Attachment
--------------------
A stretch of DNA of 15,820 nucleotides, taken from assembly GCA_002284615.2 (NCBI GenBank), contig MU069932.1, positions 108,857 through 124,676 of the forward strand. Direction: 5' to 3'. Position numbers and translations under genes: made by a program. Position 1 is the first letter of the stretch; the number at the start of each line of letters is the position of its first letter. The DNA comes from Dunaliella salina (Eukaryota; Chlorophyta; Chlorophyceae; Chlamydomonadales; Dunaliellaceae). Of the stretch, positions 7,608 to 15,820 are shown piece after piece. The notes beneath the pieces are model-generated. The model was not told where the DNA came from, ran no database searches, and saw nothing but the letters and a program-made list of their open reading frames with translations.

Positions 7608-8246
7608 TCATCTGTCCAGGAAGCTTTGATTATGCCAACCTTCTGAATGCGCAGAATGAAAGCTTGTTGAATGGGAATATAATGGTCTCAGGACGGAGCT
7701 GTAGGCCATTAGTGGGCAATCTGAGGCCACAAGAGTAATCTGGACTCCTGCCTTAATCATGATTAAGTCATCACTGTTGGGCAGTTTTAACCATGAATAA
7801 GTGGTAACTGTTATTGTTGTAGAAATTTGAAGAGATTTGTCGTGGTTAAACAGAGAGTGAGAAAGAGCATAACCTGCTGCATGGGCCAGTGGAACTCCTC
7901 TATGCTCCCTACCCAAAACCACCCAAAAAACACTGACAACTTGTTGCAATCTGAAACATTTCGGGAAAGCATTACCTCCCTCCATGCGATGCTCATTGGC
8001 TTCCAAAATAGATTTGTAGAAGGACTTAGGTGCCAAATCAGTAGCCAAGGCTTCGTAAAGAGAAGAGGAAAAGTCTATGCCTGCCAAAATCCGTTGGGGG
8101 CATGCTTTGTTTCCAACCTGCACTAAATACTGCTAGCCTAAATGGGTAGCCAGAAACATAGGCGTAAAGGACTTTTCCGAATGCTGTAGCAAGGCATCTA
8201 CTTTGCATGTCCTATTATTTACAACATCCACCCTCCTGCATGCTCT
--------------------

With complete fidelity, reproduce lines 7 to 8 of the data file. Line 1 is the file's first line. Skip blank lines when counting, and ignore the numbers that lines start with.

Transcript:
8001 TTCCAAAATAGATTTGTAGAAGGACTTAGGTGCCAAATCAGTAGCCAAGGCTTCGTAAAGAGAAGAGGAAAAGTCTATGCCTGCCAAAATCCGTTGGGGG
8101 CATGCTTTGTTTCCAACCTGCACTAAATACTGCTAGCCTAAATGGGTAGCCAGAAACATAGGCGTAAAGGACTTTTCCGAATGCTGTAGCAAGGCATCTA